Tastes Like Home
Have it once and you’ll want more
The flesh is soft and creamy yellow with notes of natural sweetness and that of the butter melted into it. Your taste-buds are wild with pleasure with the smokiness of the fire roasting as you bring each piece to your mouth. The saltiness of the salt beef and pig-tail makes you shudder with delight. Each mouthful of roast breadfruit with butter and salt meat makes you involuntarily bang your fists, stamp your feet, close your eyes and groan with pleasure. Since I was in the midst of company, I had to restrain myself but such is the delight of this dish.
Roast breadfruit would fall into the category of what we call ‘bush cook.’ Bush cook refers to food cooked outdoors in the most primal of ways – with lots of open-flame fire, one pot if any at all, the barest essentials of seasoning, salt, and it’s often a one-pot meal. Jamaicans refer to this kind of cooking as ‘run-a-boat.’ The food for such meals is freshly caught, captured, harvested, shot down or picked. Fish, poultry, yams, eddoes, sweet potatoes, etc, pigeons, plantains, breadfruit and so on would all be main ingredients in a bush cook. Bush-cooking is mostly done by men and it’s often with a gathering of friends or co-workers. It is a fun way to relax, have a meal and ole talk.
There’s no special time to have a bush-cook; part of the excitement is the spontaneity of it all, of making a delicious meal out of very little, some would say, one of the tests of a true cook. Fellas would gather after a hard day’s work in the field or on a construction site, others would plan to meet later in the evening down by the river to lime (hang out) and cook a meal; long ago the younger ones at school would indulge in this sort of activity during the August holidays when there’s more time to explore and no school work to be done. Bush-cooking it seems has always been a feature of rural life, and each Caribbean country can boast (though they don’t) of their bush-cooking.
Here in Barbados, roast breadfruit and roast fish is what people often refer to when they talk about good ‘ole time’ outdoor cooking. In a previous column, I mentioned my introduction to roast breadfruit by Mr Cook, the security guard at the media company I worked for at the time. Well, since that time, I have been wanting someone to show me how it’s done. I asked many people but most of them said they had no idea how it’s done until last week, when I overheard the men working on the building next door extolling the delights of roast breadfruit. So, I enthusiastically approached one of them, Hamilton, and asked if he would be interested in roasting some breadfruit if I got all the ingredients together. Hamilton’s eyes lit up and he smiled. We set a date for Friday, August 1. I was instructed to get the salted Robert’s butter, and to be sure and purchase yellow-meat breadfruit. With some breadfruit, the flesh is white and it looks like Idaho potato when cooked. There are other breadfruit where the flesh is cream-coloured and turns yellow when cooked, much like Yukon-gold potatoes. I also bought salt beef and salted pig-tail which I de-salted and cooked.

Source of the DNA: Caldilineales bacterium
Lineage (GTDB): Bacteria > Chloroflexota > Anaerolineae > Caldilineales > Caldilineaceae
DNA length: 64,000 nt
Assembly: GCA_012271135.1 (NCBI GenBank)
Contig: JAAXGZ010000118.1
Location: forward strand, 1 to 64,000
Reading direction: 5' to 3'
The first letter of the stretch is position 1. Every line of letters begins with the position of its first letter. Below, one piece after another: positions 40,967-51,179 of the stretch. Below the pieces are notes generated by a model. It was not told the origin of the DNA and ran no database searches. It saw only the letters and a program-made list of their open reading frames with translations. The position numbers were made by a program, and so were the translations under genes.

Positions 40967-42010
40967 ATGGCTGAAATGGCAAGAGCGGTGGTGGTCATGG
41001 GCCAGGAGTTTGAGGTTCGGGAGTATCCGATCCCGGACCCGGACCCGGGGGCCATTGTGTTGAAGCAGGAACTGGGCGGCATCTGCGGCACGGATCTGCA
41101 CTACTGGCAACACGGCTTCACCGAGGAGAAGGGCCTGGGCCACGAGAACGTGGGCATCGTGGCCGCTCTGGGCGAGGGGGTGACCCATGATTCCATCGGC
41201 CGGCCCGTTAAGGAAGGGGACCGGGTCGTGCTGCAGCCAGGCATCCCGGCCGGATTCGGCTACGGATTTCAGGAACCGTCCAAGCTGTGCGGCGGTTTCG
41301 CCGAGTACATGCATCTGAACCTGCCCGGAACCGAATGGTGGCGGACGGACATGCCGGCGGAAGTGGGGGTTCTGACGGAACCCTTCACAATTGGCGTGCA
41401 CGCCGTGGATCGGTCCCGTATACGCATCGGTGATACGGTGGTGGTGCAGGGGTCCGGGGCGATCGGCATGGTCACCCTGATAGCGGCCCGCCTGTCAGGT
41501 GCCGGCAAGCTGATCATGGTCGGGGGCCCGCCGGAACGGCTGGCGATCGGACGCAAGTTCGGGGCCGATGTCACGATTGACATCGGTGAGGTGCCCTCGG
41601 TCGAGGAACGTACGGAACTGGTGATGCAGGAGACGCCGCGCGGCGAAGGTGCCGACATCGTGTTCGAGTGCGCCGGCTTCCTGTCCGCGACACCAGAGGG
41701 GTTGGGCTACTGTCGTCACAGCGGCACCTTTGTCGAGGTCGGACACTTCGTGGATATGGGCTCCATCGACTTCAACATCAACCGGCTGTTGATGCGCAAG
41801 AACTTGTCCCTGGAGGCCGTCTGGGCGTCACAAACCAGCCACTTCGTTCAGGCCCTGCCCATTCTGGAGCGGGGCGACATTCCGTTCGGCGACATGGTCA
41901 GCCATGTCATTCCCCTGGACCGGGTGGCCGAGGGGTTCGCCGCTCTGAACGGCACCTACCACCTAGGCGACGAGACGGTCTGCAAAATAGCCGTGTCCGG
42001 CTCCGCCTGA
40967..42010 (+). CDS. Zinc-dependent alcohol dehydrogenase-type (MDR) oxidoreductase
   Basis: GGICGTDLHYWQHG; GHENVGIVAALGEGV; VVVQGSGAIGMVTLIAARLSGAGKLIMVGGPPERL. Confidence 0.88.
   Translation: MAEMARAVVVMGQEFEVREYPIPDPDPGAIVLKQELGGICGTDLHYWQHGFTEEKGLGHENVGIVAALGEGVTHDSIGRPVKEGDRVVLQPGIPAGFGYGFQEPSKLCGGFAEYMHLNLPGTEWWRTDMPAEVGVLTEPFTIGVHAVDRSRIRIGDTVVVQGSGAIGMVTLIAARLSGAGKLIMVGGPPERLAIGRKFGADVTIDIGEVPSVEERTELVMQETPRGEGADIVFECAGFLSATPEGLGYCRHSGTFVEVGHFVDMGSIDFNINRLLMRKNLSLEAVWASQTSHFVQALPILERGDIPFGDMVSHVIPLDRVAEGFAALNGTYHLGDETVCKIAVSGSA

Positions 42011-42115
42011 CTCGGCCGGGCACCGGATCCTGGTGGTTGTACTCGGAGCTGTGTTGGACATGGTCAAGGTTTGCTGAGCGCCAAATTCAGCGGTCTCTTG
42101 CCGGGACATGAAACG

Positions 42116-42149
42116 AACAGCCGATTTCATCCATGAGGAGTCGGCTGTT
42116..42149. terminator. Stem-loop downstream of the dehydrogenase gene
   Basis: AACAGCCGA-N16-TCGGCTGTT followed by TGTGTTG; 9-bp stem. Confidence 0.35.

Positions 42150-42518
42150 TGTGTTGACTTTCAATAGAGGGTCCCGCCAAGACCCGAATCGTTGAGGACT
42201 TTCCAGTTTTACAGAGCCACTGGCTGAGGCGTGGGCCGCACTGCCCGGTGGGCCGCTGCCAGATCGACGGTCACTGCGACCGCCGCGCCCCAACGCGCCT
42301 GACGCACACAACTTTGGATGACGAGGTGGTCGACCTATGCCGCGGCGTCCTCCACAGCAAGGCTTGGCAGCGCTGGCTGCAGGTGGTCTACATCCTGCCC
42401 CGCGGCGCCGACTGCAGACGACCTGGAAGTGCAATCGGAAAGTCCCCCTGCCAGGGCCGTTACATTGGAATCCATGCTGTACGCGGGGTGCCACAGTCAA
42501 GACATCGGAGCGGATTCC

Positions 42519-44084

Friday morning arrived bright and sunny, but then things soon changed; it became overcast and rainy. Nevertheless the fire was lit in the yard, wood and paper providing the fuel. Hamilton made quick work of cutting off the tops of the breadfruit (there were 3) and removing the core from which the stem sprung and thereby creating a cavity which would be filled with butter and salt-meat.
First the butter is liberally spread around the walls of the cavity, followed by the salt meat or any filling you like; Hamilton put canned tuna in one of the breadfruit. If you don’t have anything except the butter, then that is fine too. After all, it is the roasted breadfruit itself that’s important. The cut tops are then replaced like lids and are held in place by toothpicks. The filled and capped breadfruit is then put amidst the fire and more wood is added around and on top of it creating a very hot fire-licking oven. Depending on the size of the breadfruit, it can take anywhere from 15 to 30 minutes to cook.
Once cooked, Hamilton removed the breadfruit from the fire and gently struck it against the ground. Immediately it cracked open, the butter having melted adding a richer colour and flavour to the breadfruit, the salt-meat even more tender. Eating at this point in time need not be a fancy affair. Generally, you break off a piece of the cracked open breadfruit and with a spoon (make-shift or otherwise) you scoop out the flesh and filling and eat. It’s so good!
I think you have some idea of how much I enjoyed this dish. However, since I would not be able to make a bush-fire without the help of Hamilton, I want to experiment by roasting the breadfruit, filling and all, in my oven. Sure, I know that I would not get that smoky flavour, but I bet that it’s going to be good. I tell you, once you have roast breadfruit, you’ll want it again and again.